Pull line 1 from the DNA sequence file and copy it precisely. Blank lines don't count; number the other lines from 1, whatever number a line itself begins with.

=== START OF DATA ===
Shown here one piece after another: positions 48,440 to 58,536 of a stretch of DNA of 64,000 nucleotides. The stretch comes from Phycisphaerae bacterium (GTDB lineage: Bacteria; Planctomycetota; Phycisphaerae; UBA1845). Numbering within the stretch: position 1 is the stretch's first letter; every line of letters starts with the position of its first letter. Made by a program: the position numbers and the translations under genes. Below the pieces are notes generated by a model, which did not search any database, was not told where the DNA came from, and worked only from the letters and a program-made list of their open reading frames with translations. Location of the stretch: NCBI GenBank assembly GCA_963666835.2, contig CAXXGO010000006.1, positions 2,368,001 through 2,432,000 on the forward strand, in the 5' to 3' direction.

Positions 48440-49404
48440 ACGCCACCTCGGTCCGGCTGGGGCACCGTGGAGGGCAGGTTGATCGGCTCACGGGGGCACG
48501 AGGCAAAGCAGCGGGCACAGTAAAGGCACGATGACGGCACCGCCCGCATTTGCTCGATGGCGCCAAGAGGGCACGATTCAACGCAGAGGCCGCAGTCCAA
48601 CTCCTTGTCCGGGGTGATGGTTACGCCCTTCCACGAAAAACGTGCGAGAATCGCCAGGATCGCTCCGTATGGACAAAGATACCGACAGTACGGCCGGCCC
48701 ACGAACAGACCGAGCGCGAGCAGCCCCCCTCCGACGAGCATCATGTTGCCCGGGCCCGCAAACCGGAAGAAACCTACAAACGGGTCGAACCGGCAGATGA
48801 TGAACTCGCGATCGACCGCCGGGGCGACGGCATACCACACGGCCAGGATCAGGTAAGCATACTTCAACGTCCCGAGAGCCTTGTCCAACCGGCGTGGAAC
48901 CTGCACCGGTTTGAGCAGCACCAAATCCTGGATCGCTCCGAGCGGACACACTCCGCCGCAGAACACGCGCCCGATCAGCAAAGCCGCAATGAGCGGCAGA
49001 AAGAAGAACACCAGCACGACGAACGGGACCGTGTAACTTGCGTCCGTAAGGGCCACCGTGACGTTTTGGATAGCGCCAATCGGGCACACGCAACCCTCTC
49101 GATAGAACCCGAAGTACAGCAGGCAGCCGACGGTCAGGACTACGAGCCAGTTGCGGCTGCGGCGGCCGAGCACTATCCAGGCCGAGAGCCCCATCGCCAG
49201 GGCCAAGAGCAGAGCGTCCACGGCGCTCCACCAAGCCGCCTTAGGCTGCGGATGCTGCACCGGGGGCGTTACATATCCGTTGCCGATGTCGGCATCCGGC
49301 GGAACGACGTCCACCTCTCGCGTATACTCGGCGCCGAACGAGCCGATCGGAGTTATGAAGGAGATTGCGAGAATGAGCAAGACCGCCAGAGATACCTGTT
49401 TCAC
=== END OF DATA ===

Shown here one piece after another: positions 48,440 to 58,536 of a stretch of DNA of 64,000 nucleotides. The stretch comes from Phycisphaerae bacterium (GTDB lineage: Bacteria; Planctomycetota; Phycisphaerae; UBA1845). Numbering within the stretch: position 1 is the stretch's first letter; every line of letters starts with the position of its first letter. Made by a program: the position numbers and the translations under genes. Below the pieces are notes generated by a model, which did not search any database, was not told where the DNA came from, and worked only from the letters and a program-made list of their open reading frames with translations. Location of the stretch: NCBI GenBank assembly GCA_963666835.2, contig CAXXGO010000006.1, positions 2,368,001 through 2,432,000 on the forward strand, in the 5' to 3' direction.